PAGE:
Bearospace schooner Irene - Page 41 - RC Groups
Thread Tools
Aug 24, 2017, 12:23 AM
sailtails - YouTube
Gary Webb's Avatar

mast tapering


Quote:
Originally Posted by borazslo
After a beautiful summer it was time to return to work. And to shipbuilding.

The next step was to put the fin trunk together. Then I had to cut out the hull so as to make the fin trunk fit in place. That was a tough work for me. Even with my dremel kist. (It is my very first model anything.) But I am happy now.

Let's see the next steps.

QUESTION: Can you show me cross-sectional images of the masts please! I have difficulties with the "taper" and "taper front + side". Thank you.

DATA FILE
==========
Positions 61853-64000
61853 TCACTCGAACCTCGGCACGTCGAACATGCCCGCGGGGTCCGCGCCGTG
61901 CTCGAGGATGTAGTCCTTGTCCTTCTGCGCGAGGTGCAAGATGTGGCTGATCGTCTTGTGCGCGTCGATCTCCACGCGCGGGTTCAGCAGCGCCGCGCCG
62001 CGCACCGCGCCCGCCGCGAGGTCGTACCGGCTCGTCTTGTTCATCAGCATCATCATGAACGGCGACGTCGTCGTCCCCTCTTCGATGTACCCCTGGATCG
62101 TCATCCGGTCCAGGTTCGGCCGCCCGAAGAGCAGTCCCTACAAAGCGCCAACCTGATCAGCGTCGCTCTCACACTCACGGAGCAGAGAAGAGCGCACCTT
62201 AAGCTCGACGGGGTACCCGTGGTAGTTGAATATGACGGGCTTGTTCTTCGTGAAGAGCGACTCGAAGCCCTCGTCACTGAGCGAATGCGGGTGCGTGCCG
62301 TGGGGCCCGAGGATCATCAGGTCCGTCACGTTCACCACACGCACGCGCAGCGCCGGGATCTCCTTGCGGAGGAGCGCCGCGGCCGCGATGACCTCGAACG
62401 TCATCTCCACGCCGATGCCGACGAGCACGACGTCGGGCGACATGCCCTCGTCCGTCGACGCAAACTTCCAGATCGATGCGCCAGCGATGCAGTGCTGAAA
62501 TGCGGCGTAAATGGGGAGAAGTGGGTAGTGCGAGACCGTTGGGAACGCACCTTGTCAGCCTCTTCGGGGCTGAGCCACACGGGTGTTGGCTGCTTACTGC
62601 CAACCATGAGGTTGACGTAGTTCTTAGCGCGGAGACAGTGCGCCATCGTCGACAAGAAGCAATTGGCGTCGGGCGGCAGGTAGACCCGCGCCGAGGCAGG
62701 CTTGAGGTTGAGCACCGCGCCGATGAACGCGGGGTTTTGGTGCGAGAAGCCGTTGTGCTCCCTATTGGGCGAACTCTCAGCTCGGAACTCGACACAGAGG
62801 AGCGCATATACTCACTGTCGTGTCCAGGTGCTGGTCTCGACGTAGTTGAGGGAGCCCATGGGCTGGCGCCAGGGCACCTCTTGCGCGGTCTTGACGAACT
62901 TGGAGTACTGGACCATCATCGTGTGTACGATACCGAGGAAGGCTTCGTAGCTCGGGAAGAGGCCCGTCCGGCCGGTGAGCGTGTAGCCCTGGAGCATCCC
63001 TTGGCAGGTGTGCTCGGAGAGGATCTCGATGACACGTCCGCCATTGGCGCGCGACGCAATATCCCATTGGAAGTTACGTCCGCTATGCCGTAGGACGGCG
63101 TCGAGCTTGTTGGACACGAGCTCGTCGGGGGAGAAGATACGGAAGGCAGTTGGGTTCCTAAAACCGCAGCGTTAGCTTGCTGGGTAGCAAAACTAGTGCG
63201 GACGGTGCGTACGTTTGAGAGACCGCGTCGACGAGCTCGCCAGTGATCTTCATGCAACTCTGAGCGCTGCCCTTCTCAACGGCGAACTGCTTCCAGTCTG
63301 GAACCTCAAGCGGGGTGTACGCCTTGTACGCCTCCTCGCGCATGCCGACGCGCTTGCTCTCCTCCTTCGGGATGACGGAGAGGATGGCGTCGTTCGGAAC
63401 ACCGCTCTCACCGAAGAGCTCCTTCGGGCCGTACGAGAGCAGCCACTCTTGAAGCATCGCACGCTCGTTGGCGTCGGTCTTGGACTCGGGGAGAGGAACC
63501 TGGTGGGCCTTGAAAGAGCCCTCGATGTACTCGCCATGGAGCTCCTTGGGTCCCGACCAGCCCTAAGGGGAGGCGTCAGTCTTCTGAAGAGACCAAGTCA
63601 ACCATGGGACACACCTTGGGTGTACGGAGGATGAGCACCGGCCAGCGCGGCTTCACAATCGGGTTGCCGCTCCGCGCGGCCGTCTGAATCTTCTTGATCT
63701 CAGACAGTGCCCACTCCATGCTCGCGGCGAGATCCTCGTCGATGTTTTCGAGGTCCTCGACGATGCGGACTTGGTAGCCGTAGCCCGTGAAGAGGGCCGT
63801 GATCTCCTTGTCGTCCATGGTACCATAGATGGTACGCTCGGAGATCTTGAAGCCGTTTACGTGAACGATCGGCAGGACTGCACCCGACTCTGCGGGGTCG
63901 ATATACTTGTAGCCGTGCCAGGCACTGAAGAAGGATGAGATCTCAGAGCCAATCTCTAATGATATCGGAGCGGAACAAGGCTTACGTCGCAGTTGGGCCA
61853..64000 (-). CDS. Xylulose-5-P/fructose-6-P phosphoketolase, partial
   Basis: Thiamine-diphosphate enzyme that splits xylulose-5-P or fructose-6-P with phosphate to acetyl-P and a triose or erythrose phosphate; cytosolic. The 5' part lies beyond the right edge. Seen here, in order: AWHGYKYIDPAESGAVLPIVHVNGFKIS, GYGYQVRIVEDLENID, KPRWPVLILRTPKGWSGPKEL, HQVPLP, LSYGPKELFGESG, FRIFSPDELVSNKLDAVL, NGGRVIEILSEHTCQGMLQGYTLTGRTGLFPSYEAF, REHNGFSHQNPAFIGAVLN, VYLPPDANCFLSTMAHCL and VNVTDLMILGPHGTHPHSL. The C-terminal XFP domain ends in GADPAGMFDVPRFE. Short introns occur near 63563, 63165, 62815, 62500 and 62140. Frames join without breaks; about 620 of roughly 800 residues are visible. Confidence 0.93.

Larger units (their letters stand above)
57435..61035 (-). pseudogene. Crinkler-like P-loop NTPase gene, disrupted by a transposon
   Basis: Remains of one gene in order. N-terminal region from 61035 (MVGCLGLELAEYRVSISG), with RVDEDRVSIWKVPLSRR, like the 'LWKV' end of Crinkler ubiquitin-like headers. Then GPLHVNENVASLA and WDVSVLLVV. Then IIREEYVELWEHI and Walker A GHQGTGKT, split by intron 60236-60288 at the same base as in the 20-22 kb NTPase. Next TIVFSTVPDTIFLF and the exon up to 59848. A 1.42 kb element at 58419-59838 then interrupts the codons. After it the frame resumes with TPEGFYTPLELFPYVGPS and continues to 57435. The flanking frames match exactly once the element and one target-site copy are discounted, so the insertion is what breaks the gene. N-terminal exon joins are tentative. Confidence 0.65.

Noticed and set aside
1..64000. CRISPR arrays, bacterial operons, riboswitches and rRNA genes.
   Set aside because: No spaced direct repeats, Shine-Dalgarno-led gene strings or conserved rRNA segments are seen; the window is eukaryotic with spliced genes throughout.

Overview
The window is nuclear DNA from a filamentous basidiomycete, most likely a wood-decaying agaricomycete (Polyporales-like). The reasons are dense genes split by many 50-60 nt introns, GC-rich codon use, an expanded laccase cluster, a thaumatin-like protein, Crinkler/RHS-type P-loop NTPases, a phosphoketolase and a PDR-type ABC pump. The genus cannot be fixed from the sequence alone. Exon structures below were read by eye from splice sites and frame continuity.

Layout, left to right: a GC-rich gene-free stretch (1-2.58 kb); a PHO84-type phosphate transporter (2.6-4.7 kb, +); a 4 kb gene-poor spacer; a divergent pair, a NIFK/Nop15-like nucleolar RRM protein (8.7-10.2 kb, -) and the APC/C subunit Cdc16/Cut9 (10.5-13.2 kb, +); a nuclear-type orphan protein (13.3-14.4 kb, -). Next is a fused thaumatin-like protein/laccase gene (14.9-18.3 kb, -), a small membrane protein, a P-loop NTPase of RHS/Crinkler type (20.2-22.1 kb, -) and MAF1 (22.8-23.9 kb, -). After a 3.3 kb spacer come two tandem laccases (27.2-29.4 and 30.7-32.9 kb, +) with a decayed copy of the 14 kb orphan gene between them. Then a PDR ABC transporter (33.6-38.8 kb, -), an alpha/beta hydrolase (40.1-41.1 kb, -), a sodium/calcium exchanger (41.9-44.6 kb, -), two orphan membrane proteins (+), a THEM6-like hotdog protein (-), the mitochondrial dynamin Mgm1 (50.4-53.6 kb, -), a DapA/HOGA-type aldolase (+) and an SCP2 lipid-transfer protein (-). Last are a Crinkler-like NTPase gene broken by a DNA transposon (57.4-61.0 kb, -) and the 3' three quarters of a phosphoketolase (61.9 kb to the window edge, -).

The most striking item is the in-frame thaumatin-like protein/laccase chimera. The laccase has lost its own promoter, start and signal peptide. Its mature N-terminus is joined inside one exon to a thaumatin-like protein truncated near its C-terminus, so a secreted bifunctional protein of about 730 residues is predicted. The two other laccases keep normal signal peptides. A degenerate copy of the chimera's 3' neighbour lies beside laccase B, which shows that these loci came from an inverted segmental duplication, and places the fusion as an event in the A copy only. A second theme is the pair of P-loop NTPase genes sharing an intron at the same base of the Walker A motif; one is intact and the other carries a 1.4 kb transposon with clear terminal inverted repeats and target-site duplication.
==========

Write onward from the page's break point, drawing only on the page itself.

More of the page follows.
(danielvaneygen: I have digitalized plans of page4 and page5 for laser cutter.)
Yes Daniel, the cross sections of the masts would remain round.
Sign up now
to remove ads between posts
Aug 25, 2017, 08:21 AM
Registered User
Quote:
Originally Posted by borazslo

QUESTION: Can you show me cross-sectional images of the masts please! I have difficulties with the "taper" and "taper front + side". Thank you.

(danielvaneygen: I have digitalized plans of page4 and page5 for laser cutter.)
Hi Daniel, I started by tapering just the front without rounding. The front gets the whole taper, leaving the back straight. Next one side was tapered only half as much. Then the other side only half as much. Finally the rounding was done, starting with the corners.
I have some aluminum tube cut in half and lined with sandpaper using double sided carpet tape that really helped get the masts nice.
Sep 08, 2017, 05:18 AM
Registered User

me too!


I'm infected!